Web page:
Pearson Fund leads $2.2m round into Indonesia’s HarukaEdu

Visual of HarukaEdu website. November 2016

Global education corporation Pearson has made a $2.2 million investment in Indonesian online education service HarukaEdu through the Pearson Affordable Learning Fund, (PALF), the company announced on Monday (November 7).

Samator Education and Cyber Agent Ventures also participated in the round.

Cyber Agent Ventures is a repeat investor who made a Series A investment into HarukaEdu  in November 2014.

PALF was incepted in July 2012 with a corpus of $15 million, but saw an additional infusion of $50 million in January 2015 to expand its work in emerging markets. Its mandate is to invest in companies that can build quality, scalable education solutions to meet a growing demand for affordable educational services across Africa, Asia and Latin America (LATAM).

Harukaedu is a Jakarta-­based startup that provides technology solutions to enable higher ed institutions to offer degrees online. The funding will enable HarukaEdu to develop its partnerships with top higher-­education institutions in Indonesia to offer degrees online.

It has currently signed with six institutions and is launching a new version of its integrated technology platform to help drive future growth -­ it aims to double the number of partnerships in 2017. In these partnerships, HarukaEdu develops content with the university, delivers video-­based lectures using their Learning Management System, and measures student outcomes.

“We are excited to invest in HarukaEdu and work with them to help low-­ and middle-­ income learners in  Indonesia improve their employability prospects and income potential,” says T.T. Nguyen Duc, PALFs’ Southeast Asia Investment Director.

She continues, “HarukaEdu has a rigorous pedagogical approach and a commitment to make high quality education accessible, two attributes that are critical to sustainable education companies. With this foundation, we believe they can provide millions of learners with greater upward mobility and drive up domestic and regional competitiveness of the Indonesian workforce.”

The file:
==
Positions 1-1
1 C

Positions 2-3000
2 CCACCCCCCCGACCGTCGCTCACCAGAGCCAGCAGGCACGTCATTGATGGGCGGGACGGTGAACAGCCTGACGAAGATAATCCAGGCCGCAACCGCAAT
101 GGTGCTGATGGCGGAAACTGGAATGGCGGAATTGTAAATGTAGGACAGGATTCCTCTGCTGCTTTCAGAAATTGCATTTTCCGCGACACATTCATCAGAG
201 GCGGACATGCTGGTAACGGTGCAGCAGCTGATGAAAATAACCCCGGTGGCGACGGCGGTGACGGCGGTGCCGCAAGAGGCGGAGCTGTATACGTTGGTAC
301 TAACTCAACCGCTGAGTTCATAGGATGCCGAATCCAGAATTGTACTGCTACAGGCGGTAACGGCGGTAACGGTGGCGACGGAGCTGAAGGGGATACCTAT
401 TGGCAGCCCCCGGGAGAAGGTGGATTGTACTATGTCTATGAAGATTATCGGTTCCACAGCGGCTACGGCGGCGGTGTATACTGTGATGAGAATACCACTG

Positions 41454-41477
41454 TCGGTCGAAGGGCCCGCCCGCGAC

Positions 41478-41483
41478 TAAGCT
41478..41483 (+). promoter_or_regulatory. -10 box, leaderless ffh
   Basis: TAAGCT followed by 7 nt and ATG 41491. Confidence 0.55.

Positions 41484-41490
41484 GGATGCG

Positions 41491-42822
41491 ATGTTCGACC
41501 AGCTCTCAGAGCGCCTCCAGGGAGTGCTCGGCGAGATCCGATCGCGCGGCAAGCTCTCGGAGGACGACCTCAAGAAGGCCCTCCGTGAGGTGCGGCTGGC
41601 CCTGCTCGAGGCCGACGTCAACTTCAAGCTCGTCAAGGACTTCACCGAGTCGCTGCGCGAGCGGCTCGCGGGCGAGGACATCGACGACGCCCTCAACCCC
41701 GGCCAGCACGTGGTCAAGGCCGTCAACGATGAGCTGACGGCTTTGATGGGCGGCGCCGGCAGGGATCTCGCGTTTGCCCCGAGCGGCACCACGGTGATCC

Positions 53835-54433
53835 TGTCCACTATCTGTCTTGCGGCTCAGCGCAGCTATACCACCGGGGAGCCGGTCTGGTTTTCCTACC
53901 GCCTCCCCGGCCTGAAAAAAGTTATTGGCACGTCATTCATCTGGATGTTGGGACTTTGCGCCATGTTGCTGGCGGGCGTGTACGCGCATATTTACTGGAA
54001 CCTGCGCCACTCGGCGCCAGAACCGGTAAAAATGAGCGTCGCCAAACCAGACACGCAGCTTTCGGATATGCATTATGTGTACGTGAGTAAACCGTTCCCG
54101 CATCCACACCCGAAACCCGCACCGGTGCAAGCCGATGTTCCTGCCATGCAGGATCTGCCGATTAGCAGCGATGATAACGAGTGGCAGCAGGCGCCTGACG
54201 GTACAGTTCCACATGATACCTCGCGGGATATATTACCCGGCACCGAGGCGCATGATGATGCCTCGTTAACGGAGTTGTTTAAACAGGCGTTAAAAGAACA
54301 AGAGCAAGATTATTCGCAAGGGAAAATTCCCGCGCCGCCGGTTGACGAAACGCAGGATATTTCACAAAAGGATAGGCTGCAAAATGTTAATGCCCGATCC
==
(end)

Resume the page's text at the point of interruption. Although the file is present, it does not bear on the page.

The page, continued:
Speaking on the investment, Novistiar Rustandi, CEO of HarukaEdu, said: “Our vision is to become a world class provider of higher ed technologies that support the delivery of quality, affordable, accessible, and  sociable online learning.”

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Edtech space in Indonesia

The online higher education market in Indonesia is a fast growing segment, currently valued at $6.5 billion, according to Indonesia Census Bureau and an internal survey of demand for online higher education.

HarukaEdu expects to reach 2,500 enrolments in 2017, playing a role in increasing incomes and reducing unemployment in Indonesia; college graduates typically earn three times more than high school graduates earn in 10 years and the unemployment rate among college graduates is 50 per cent less than high school graduates. The company’s goal is to prepare 100,000 graduates for the workforce over the next ten years.

Katelyn Donnelly, Managing Director of the Pearson Affordable Learning Fund, said: “Indonesia is a large, dynamic market and high quality university education is paramount to ensuring the livelihood and success of the growing population. HarukaEdu is our first investment in online program management and we are excited about the potential to make learning more flexible and accessible to students in Indonesia.”

This marks PALF’s 11th investment in entrepreneurs who are improving education outcomes for low- income learners in the developing world, in countries including South Africa, Ghana, India, and the Philippines, and its first investment into the online Higher Education space.

In a Medium post, Nguyen wrote: “Indonesia offers a significant opportunity for PALF to make a tangible impact on the lives of lower- and middle- income populations. Indonesia is the 16th largest economy in the world with a burgeoning population (260 million, fourth most populous), young demographic profile (50% below age 29), a growing middle class, and faces rapid urbanization and increased integration with regional markets in Southeast Asia.”

Observing that its higher education system is struggling to keep pace with its rapid economic growth – Indonesia is projected to face a shortage of 9 million skilled workers in 15 years – Nguyen observes that its universities lack the capacity to scale up their traditional in-classroom enrolment to meet escalating demand and notes that To address this institutional deficiency within the current system, at least 1000 physical campuses staffed with qualified professors  would need to be constructed.

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